All restaurants need commercial general liability (CGL) coverage. CGL insurance protects against costly legal claims if a customer sues you. CGL covers bodily injury and medical expenses; property damage; and personal injury, including libel and slander. In food service, it’s especially important to have liability coverage for food-related illnesses, such as food poisoning. You may need a separate policy to cover food liability. In some cases, you may need product liability insurance, which would cover you if the food items you receive from your franchisor or supplier were to be contaminated or defective. While you may be covered by your franchisor’s CGL policy, the policy might not pay a claim if you’ve made changes to your store that aren’t in your franchise agreement. For example, if you decide to provide outdoor seating or install an awning and someone is injured as a result, you may be responsible for the claim if the franchisor didn’t require it. CGL policies don’t cover employment-related liability claims. You can purchase separate employment practices liability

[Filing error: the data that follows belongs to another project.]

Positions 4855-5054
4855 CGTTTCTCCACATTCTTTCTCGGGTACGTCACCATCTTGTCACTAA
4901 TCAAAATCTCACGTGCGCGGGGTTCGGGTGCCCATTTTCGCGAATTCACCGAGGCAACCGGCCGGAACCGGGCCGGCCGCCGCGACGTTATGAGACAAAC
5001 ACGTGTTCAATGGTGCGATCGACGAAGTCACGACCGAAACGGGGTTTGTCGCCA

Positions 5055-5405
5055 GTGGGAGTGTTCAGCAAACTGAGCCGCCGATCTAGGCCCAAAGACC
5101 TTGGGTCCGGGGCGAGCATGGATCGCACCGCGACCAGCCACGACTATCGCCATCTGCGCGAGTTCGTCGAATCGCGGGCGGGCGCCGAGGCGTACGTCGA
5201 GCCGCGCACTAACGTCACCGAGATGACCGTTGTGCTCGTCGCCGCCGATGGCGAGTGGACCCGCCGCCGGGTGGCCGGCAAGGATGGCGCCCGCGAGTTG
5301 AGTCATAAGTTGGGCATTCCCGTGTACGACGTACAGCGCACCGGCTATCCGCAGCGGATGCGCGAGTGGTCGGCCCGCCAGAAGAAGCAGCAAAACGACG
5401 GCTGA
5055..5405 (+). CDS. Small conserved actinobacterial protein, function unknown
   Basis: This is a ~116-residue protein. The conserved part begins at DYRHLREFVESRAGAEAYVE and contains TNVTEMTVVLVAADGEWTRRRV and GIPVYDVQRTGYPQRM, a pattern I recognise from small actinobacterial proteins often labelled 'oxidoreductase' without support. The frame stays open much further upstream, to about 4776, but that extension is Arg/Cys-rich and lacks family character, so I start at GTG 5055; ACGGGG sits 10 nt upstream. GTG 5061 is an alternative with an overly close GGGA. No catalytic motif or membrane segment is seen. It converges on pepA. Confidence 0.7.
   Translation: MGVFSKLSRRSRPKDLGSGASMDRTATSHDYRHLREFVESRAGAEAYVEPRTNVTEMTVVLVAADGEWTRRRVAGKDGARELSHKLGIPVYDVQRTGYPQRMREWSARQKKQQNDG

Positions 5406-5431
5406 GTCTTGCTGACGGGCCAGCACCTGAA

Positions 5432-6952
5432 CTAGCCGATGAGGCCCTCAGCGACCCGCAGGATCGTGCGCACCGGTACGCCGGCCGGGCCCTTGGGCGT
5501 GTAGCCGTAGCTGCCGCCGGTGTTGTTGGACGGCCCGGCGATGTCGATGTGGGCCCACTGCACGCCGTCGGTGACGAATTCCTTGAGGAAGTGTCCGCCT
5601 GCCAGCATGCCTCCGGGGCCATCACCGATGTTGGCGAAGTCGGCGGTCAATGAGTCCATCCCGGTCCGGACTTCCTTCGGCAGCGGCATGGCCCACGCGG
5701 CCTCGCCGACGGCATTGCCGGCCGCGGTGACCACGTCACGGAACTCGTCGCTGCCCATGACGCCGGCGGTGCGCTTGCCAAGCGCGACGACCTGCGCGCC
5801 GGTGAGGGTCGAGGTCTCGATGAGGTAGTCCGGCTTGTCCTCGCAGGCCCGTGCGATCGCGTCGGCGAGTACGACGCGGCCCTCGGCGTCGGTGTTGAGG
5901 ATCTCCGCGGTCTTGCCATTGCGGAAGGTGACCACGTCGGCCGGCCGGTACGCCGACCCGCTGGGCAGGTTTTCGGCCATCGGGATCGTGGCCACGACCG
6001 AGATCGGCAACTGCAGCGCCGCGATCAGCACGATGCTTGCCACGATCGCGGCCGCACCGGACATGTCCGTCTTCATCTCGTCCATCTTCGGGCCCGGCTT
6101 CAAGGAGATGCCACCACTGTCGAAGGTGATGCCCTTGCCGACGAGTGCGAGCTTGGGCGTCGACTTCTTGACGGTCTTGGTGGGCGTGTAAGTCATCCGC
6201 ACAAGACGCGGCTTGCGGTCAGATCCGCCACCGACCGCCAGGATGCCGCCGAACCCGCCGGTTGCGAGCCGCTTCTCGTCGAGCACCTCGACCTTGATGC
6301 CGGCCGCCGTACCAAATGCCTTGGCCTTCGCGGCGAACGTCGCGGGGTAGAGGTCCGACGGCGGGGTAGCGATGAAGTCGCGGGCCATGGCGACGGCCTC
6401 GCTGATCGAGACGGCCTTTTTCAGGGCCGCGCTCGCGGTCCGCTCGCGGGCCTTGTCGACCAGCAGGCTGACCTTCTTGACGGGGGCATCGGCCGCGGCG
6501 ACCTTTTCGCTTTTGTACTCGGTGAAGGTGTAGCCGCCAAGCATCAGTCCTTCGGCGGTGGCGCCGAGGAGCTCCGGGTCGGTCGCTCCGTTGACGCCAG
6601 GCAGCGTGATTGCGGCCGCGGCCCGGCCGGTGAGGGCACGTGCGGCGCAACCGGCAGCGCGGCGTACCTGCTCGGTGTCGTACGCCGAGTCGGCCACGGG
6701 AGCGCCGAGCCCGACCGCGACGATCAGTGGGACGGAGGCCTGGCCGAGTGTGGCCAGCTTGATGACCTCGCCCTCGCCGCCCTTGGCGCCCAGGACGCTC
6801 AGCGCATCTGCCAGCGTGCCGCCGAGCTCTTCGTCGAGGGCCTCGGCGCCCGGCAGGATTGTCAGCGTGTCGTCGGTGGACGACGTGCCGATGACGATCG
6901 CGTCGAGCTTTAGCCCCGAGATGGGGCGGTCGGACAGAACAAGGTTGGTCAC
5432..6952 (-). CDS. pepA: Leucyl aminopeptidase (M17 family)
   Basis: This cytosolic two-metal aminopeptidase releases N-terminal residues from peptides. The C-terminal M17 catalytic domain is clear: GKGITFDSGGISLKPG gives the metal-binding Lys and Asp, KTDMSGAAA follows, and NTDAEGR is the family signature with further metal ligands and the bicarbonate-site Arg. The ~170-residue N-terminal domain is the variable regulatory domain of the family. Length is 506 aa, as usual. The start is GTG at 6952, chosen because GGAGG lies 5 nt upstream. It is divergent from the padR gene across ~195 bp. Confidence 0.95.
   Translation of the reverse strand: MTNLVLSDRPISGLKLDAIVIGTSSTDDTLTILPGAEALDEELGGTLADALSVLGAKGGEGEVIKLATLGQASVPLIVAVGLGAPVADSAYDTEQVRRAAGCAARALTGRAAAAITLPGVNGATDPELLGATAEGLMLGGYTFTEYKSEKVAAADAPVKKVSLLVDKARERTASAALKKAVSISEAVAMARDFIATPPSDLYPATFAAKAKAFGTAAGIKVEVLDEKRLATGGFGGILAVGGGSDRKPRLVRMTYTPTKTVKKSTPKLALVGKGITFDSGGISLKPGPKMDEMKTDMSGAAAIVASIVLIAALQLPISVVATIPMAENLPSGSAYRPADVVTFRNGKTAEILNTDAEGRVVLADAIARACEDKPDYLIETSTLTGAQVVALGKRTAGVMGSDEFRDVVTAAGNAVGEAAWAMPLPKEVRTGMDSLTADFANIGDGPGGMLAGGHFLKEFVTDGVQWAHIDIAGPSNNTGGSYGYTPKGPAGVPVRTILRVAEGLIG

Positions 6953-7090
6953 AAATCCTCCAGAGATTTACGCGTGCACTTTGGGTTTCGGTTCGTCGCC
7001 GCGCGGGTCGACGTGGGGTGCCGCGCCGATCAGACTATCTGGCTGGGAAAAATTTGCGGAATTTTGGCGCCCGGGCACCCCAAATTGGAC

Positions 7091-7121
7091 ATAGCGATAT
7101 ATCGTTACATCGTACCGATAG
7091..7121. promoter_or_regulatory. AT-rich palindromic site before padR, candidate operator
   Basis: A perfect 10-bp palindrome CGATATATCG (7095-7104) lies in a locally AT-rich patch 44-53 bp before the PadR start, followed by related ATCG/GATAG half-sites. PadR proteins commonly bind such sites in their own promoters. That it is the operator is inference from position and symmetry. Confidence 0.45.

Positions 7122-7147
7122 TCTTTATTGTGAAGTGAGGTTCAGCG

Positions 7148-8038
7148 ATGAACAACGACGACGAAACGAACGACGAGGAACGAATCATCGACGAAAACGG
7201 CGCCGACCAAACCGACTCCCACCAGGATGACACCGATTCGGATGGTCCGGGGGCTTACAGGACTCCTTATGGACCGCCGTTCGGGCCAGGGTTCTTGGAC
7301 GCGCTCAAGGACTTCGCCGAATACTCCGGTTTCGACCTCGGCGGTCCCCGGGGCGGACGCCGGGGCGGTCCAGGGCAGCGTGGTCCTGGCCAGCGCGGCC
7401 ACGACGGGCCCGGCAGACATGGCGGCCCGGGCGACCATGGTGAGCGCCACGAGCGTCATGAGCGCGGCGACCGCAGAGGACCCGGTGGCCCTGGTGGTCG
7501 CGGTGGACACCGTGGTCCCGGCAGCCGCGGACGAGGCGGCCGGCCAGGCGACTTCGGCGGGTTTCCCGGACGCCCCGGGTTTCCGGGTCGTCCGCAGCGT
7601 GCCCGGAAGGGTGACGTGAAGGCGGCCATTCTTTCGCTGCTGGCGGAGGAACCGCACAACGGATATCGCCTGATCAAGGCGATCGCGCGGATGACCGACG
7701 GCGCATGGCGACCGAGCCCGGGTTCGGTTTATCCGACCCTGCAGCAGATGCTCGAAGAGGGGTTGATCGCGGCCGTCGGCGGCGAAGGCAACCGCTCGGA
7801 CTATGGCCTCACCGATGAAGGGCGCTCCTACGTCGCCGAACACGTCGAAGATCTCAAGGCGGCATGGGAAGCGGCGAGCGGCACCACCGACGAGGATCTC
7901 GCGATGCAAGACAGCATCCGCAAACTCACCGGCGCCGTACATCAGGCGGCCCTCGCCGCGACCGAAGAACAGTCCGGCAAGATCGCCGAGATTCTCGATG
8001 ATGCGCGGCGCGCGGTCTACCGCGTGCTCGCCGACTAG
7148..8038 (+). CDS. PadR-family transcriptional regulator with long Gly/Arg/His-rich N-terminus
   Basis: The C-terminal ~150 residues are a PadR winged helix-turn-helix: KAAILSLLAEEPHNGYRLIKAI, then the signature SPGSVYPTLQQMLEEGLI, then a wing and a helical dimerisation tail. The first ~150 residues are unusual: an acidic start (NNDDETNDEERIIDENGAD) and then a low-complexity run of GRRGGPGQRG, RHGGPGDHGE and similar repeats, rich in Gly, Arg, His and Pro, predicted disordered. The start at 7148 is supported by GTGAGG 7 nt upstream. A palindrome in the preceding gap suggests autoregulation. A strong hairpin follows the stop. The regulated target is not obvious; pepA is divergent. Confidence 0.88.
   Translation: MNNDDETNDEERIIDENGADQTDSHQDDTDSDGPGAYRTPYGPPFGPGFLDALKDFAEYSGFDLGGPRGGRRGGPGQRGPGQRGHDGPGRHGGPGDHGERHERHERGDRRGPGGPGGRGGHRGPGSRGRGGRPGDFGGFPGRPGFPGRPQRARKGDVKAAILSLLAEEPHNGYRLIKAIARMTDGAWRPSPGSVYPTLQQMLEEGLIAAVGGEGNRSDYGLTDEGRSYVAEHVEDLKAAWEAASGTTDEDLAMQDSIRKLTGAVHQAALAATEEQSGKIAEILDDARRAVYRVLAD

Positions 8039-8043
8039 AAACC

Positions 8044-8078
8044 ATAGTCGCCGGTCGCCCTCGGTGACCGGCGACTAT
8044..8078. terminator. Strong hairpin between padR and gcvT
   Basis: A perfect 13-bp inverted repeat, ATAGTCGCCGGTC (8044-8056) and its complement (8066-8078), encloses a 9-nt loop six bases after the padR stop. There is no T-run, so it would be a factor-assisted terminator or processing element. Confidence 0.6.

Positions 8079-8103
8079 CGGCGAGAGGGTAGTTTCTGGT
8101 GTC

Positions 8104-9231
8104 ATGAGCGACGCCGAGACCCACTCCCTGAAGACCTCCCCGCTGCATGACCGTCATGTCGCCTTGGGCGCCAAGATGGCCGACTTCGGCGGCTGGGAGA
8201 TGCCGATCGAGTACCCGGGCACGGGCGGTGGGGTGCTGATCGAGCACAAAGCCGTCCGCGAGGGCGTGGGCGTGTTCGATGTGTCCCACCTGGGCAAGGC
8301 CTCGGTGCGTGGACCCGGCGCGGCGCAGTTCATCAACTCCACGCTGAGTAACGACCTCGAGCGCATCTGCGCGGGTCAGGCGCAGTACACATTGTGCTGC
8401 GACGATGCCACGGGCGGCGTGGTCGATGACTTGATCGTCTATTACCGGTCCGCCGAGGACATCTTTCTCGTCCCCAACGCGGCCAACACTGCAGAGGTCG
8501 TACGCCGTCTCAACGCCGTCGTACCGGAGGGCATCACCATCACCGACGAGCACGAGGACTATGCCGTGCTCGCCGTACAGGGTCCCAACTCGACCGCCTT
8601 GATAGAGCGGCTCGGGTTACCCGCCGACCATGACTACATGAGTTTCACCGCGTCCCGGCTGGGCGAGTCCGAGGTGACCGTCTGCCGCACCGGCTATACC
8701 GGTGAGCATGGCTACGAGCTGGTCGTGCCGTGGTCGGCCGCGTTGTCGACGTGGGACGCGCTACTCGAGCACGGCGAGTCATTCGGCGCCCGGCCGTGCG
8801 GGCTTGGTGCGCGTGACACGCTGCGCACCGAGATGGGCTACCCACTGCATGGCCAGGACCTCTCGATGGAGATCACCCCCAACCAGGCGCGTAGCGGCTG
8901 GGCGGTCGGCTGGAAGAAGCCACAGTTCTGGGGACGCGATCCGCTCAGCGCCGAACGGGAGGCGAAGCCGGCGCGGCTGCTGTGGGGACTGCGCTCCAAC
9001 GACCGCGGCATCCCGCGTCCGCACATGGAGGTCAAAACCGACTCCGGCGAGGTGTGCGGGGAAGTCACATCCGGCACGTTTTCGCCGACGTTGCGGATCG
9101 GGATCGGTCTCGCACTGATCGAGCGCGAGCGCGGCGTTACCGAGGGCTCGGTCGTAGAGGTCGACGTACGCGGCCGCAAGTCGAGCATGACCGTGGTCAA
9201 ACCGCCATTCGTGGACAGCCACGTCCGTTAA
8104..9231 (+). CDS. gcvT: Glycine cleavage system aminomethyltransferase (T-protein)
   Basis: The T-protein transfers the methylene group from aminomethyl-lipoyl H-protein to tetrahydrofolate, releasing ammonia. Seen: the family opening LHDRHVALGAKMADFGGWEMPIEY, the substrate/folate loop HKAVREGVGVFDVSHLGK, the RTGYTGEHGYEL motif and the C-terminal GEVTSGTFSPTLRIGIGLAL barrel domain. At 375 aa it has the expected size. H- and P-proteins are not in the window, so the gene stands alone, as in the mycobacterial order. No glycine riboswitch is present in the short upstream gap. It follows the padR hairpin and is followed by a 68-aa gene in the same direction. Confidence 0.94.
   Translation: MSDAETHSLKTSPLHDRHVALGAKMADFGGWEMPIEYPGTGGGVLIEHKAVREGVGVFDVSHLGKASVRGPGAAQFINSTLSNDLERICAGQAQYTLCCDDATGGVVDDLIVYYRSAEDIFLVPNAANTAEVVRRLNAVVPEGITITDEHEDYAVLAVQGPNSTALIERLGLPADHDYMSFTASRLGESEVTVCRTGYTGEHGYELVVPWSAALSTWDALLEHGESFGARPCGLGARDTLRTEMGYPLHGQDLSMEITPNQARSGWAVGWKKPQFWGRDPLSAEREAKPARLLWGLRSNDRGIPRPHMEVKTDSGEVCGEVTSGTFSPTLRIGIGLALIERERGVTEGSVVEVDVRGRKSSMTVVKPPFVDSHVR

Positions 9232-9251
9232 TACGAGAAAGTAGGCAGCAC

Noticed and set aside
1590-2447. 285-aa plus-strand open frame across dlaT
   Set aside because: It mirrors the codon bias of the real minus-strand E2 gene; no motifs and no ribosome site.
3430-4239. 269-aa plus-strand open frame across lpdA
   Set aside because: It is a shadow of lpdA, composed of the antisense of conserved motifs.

insurance to protect against lawsuits involving sexual harassment, discrimination, wrongful termination, retaliation, failure to promote and breach of employment contract, among other claims. Liability insurance is sold with various limits, typically starting at $1 million. The limit is how much a policy will pay out in a given year for legal expenses and damages. Liability limits are important because you pay the difference if a claim
exceeds your limit. Ask an insurance professional, like us, who’s familiar with the food service industry if you need to increase your liability coverage. You can do so fairly easily with umbrella insurance, a separate policy that provides coverage above your liability limits.

Commercial property insurance